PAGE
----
Within the Crucible, there lies a complex story involving the accounts and happenings surrounding the 1692 Salem witch trials in Salem, Massachusetts. Act 1 of the Crucible sets up the unfolding of events which lead to witch accusations and increasing superstition among the puritan community. The Crucible reveals the intriguing and malicious character of Abigail Williams to be a manipulative and unabashed liar, who possesses the remarkable quality of self preservation even among what seem to be insurmountable odds. The character of Abigail Williams demonstrates domineering behavior throughout the act in such events as Abigail's threatening the girls to remain silent regarding events in the forest, Abigail's attempts of seducing John Proctor, and the repeated unsubstaincle accusations of Abigail placed on people within the Puritan community. Throughout the community, word of the supposed "witchcraft' begins to leak out under the immediate concern of Rev.
Parris. Rev. Parris fears that the incident could taint his reputation among the other Puritans. As a result, Rev. Parris continually interrogates Abigail with the intent of getting what he feels is the truth. Abigail continually acts innocent in order to eliminate the suspicion of Rev.
Parris. To keep the incident a secret, Abigail threatens the girls involved in the incident, so that they will not talk. More specifically, she threatens the girls with death by her hands. Her logic for this is quite clear, she wants to be cleared of all suspicion, and by putting fear into the girls, she feels that this is a adequately accomplished. As a result, Abagails tactics of manipulation keep her from receiving harsh persecution and accusations.
Another act of domineering behavior on part of Abigail is her repeated attempted seducing of Mr. Proctor. Abigail's reasons for this are not quite clear, but one could conclude that it is purposed for the reason of separating Mr. proctor from his wife Elizabeth Proctor and take her place as his wife.
It seems as though Abigail and Mr. Proctor had previous intimate relations, and Abigail's seducing of Mr. Proctor is an attempt to rehash this past relationship. It is for obvious reasons extreme megalomania that Abigail takes this course of action. Lastly, Abigail show herself to be an even more mischievous character by accusing Tituba of Witchcraft, and wrong doing. Tituba in turn is held in suspicion of being a witch and is threatened with the taking of her life if she refuses to talk about her supposed involvement with the devil.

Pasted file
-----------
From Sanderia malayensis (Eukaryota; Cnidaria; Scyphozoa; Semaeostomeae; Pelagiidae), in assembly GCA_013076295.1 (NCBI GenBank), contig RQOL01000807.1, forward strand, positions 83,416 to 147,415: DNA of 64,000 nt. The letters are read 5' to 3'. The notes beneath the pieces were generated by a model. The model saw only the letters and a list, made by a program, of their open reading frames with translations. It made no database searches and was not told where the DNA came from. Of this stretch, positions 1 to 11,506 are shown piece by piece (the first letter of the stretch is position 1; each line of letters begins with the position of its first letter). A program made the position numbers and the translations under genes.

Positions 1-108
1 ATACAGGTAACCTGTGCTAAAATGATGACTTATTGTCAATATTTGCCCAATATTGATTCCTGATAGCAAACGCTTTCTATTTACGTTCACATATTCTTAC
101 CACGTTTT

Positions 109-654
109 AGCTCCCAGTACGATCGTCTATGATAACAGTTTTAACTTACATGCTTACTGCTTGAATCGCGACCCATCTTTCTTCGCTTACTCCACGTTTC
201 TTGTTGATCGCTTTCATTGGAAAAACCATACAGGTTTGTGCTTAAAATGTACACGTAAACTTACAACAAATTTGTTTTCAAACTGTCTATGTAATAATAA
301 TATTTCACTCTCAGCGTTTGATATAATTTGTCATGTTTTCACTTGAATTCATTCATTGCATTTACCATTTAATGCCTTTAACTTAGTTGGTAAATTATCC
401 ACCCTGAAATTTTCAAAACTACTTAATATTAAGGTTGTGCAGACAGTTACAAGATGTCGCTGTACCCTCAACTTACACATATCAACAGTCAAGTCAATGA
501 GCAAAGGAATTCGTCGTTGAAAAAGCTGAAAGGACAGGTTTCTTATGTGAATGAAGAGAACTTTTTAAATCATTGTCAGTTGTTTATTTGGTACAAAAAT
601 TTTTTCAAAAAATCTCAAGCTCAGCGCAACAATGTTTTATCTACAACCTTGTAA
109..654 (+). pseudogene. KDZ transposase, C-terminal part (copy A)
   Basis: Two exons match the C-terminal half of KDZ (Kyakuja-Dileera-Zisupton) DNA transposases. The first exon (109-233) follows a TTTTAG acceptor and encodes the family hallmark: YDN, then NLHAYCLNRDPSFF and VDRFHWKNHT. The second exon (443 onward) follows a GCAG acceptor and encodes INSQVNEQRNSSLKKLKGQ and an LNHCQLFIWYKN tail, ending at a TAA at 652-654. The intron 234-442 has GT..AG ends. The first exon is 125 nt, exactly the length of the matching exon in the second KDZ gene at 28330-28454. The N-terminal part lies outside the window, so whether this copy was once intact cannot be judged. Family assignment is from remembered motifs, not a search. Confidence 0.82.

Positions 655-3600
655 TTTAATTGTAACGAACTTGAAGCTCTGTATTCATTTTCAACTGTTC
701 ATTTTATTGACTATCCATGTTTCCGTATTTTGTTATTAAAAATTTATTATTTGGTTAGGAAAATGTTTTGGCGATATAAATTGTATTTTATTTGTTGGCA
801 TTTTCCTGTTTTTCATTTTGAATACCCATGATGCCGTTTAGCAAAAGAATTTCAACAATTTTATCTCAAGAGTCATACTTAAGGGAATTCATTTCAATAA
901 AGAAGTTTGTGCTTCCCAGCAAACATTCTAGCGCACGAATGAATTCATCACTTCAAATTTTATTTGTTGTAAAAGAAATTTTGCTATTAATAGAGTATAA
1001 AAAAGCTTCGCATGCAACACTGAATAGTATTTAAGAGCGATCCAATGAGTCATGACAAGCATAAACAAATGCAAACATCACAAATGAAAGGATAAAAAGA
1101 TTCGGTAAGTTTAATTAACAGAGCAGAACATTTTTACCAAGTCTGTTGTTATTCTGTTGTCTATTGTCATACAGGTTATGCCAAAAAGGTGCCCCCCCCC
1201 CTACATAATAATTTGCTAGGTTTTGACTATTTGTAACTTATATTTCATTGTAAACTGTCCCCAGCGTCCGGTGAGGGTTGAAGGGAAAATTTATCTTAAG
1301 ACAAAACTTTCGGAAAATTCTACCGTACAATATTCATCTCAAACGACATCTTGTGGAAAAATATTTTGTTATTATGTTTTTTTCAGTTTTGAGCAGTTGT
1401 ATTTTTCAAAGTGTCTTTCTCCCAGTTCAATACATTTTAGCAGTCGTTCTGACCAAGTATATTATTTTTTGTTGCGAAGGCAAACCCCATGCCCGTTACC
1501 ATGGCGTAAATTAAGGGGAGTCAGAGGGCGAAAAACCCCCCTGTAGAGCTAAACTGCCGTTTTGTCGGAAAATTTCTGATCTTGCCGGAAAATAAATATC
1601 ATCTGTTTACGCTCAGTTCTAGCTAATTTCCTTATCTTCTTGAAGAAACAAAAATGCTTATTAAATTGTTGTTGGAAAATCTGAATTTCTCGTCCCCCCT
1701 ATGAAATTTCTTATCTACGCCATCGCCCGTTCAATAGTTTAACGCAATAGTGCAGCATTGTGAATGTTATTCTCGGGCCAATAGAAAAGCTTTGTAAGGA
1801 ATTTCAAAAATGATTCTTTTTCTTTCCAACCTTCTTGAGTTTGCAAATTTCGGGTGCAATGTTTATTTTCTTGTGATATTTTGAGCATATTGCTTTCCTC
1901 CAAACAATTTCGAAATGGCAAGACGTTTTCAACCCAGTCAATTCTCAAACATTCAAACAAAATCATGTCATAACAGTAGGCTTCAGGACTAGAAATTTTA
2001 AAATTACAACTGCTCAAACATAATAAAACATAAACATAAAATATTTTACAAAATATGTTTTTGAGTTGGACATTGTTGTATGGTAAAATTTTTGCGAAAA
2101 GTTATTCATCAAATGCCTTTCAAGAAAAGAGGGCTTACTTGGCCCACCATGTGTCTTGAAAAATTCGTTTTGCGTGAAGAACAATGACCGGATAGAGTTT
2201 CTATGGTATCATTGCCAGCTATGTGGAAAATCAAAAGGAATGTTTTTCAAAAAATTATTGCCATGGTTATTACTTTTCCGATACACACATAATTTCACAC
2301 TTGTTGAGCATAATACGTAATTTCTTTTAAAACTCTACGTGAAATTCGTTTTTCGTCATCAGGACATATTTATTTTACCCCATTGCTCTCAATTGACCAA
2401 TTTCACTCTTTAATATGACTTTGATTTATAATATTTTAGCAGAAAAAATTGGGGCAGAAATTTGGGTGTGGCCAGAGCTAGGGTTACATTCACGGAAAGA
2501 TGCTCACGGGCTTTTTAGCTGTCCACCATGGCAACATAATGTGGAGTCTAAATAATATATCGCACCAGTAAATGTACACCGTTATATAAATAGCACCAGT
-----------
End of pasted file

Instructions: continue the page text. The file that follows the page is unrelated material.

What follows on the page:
Tituba reluctantly gives in to the accusations after the realization that it was necessary in order to save her life. This action on part of Abigail helps shift blame and suspicion from herself solely to that of Tituba. Tituba invents lies and sends the witchcraft fear further into a sense of fear for the Puritan community. This incident is a vivid example one of Abigail's most remarkable character attributes, her ability to manipulate those around her as she sees fit.
The false accusations of Abigail confirm her character as being domineering and untruthful at the expense of others. Abigail emerges from act 1 of the Crucible as an evil-spirited, manipulative young girl. The callous behavior of Abigail most likely stems from her childhood. She observed her parents being murdered by Indians at a young age and was orphaned as a result. No matter the reason for her violent nature, Act 1 clearly defines Abigail as a person bent on crushing those who oppose her. Abigail's domineering acts of threatening the other girls with death for talking of the events in the forest, seducing of John Proctor, and her false accusations of witchcraft serve as substantial reason for classifying Abigail as such an evil person.
To conclude, Abigail Williams arrives in Act 1 as one of the most complex and intriguing characters of the Crucible. 341.